Flu vaccine shortage elicits FDA guidance

January 21, 2013

The spike in flu cases over the past month, along with limited supplies of influenza vaccine and Tamiflu across the United States, has led FDA Commissioner Margaret Hamburg to issue guidance to pharmacists and other healthcare providers.

The spike in flu cases over the past month, along with limited supplies of influenza vaccine and Tamiflu across the United States, has led FDA Commissioner Margaret Hamburg to issue guidance to pharmacists and other healthcare providers.

"Some locations may experience intermittent, temporary shortages of the oral suspension form of the anti-viral, Tamiflu, which is the liquid version often prescribed for children, for the remainder of the flu season," FDA Commissioner Hamburg said during a press conference late last week.

 “Tamiflu has been reported on the drug shortages list, and some pharmacies have begun compounding liquid dosage Tamiflu to meet demand,” a statement from the National Association of Boards of Pharmacy (NABP) announced.

Meanwhile, FDA has been working with Tamiflu’s manufacturer, Genentech, to increase supply. “I want to assure patients also that Tamiflu 30 mg and 40 mg capsules remain available, and pediatric patients age one and older can be dosed correctly using the 30 mg and 40 mg capsules,” Hamburg said.

Still the rapid spread of influenza this season is alarming. 48 states are reporting widespread flu activity, and the City of Boston recently responded to the upsurge in flu cases by declaring a health emergency.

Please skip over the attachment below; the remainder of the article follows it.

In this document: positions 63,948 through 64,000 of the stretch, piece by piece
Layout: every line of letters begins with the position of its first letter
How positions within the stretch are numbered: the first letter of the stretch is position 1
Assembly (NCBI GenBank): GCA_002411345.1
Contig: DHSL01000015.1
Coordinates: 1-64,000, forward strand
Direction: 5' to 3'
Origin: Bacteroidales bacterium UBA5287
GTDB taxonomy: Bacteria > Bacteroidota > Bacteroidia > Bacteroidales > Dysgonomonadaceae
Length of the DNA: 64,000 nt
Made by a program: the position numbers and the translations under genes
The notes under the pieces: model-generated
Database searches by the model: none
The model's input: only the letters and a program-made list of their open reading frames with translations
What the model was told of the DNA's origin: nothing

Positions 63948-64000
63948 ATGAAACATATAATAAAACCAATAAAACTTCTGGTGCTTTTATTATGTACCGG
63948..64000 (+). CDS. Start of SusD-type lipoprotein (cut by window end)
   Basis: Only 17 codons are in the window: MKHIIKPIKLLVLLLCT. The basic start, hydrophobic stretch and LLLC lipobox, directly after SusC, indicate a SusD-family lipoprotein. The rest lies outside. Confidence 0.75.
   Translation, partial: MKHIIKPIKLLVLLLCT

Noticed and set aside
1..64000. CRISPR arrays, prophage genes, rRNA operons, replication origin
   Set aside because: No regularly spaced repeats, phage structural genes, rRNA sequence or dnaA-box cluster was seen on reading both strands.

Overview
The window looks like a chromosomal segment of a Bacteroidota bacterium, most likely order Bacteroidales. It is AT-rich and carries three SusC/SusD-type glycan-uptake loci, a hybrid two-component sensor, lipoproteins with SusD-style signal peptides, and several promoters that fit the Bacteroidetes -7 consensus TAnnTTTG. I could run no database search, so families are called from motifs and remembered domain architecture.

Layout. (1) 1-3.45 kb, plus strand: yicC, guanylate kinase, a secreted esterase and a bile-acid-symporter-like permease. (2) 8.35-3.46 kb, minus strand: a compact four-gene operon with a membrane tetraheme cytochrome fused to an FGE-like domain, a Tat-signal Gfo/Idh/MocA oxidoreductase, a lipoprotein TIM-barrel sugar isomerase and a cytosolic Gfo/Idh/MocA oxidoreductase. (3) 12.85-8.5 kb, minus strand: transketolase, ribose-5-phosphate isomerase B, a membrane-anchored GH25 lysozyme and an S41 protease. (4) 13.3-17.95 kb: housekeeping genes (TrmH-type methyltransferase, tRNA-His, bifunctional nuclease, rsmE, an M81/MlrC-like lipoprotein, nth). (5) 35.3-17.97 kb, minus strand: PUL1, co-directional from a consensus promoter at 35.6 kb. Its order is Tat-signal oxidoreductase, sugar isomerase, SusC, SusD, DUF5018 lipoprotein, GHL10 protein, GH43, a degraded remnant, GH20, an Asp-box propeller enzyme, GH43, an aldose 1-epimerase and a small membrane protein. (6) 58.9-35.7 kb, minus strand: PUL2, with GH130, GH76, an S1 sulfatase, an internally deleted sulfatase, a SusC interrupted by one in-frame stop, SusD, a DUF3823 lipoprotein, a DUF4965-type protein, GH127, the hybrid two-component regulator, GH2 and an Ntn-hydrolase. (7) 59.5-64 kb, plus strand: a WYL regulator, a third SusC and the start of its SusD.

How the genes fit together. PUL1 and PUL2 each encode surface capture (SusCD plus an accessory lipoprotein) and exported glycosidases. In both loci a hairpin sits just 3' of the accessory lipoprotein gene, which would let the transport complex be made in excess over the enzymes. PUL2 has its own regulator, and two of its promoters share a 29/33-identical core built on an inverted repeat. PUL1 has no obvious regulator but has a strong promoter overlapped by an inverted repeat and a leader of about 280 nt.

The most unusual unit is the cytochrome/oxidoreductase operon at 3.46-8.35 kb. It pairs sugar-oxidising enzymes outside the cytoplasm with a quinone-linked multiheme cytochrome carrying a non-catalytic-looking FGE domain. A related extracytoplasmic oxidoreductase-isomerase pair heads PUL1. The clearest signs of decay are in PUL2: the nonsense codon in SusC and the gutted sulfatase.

According to new data from the Centers for Disease Control (CDC), of the 5,249 influenza-associated hospitalizations that have been reported this season, 49.6% have occurred among patients who are 65 and older.

In addition, the proportion of deaths attributed to pneumonia and influenza increased sharply for the week of January 6-12, remaining above the “epidemic” threshold for the second consecutive week, the CDC reported.

At the same time, the CDC found that the number of people seeing their healthcare providers for flu-like illnesses decreased from 4.8% to 4.6% for the week of January 6-12, although it remains above the national baseline for the sixth consecutive week. In addition, the number of respiratory specimens testing positive for influenza in the United States dropped to 29.4% for the week of January 6-12, down from 34% the prior week.

For more information or assistance with the flu outbreak, contact RX Response at 866-247-2694.